19. Keith Pickering says:

    Birds in the Chernobyl Exclusion Zone show hormesis effect: less DNA damage, greater anti-oxidant levels with increasing background radiation levels (up to 800 mSv/yr):

    http://onlinelibrary.wiley.com/doi/10.1111/1365-2435.12283/abstract
    http://phys.org/news/2014-04-chernobyl-birds-ionising.html

    • jmdesp says:

      No, it’s not just the photo, they are the two last coauthors of the study :
      Ismael Galván,†,*,
      Andrea Bonisoli-Alquati,
      Shanna Jenkinson,
      Ghanem Ghanem,
      Kazumasa Wakamatsu,
      Timothy A. Mousseau and
      Anders P. Møller

      The mind boggles, maybe a rescue team should be sent as probably they are held as hostage somewhere and have been constrained to sign this :-)

      However Galván is also the author of another study which result is more than doubtful “Bird population declines due to radiation exposure at Chernobyl are stronger in species with pheomelanin-based coloration” doi:10.1007/s00442-010-1860-5 see http://www.eurekalert.org/pub_releases/2011-04/f-sf-crr042611.php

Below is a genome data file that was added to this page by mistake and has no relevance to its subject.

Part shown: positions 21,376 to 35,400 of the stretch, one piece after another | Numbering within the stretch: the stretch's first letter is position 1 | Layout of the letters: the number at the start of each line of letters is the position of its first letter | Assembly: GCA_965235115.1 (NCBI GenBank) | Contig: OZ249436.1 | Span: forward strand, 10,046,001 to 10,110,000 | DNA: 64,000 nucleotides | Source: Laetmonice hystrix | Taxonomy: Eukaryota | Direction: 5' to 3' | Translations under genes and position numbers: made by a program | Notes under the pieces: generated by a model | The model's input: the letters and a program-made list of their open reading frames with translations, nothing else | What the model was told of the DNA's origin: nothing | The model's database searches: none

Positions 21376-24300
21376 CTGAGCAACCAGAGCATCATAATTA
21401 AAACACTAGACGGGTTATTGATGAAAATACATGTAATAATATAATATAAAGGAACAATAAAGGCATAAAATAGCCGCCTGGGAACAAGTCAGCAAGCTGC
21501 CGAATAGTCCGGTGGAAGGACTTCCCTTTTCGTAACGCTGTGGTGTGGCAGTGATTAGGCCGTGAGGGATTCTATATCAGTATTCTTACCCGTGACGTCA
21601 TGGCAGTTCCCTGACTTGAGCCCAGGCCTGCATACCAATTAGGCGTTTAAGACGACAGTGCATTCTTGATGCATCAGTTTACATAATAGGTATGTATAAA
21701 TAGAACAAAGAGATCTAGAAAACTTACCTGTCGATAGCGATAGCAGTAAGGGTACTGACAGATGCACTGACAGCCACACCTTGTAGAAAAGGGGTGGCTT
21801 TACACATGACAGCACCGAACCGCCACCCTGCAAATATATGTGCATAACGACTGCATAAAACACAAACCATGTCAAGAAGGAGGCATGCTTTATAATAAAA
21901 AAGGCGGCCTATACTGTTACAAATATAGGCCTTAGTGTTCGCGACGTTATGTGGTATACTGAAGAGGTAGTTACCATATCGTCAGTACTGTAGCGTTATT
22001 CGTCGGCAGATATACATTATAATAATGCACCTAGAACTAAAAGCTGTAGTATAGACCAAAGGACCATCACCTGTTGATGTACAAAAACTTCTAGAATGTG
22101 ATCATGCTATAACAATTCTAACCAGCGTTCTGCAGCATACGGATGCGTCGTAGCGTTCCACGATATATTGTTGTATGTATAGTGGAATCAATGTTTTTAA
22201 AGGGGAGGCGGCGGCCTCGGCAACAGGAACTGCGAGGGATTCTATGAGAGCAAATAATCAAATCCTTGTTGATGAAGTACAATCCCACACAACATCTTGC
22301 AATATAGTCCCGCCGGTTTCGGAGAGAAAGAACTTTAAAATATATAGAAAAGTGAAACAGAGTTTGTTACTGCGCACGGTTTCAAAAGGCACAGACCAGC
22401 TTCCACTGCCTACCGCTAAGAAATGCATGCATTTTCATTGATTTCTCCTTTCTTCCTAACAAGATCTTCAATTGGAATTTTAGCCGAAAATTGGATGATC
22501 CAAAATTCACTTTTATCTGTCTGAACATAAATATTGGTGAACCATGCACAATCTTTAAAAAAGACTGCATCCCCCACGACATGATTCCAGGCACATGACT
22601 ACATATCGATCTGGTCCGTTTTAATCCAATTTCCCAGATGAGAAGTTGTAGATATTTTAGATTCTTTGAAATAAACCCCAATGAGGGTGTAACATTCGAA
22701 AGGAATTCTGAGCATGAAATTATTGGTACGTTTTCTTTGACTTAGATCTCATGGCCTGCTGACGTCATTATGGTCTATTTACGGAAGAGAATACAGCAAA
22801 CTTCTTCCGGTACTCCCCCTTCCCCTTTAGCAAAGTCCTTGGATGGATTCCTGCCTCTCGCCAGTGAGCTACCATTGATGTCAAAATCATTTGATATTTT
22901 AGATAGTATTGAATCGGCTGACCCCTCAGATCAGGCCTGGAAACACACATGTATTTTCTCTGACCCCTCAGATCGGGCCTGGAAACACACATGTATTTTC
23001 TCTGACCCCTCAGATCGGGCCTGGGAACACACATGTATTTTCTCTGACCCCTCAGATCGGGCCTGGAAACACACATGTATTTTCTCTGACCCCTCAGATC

So I would be also careful about this new study.

  20. Michael Antonelli says:

    Glad someone decided to put a video together.

    I wish actual science/engineering got as much PR as fear-science.

  21. Bill Chaffee says:

    Two very different websites are MasterResource and TheEnergySkeptic. The former is cornucopian and the later is the opposite. They both agree that wind power won’t work on a utility scale. I see nuclear power as a way to avoid the collapse of civilization by using it to produce liquid fuels. I think that some of the anti nuke people are trying to engineer a collaspse.

    • Bill Chaffee says:

      Correction the later website should read energyskeptic.com. The gist of the website is that oil production fueled population growth and food production.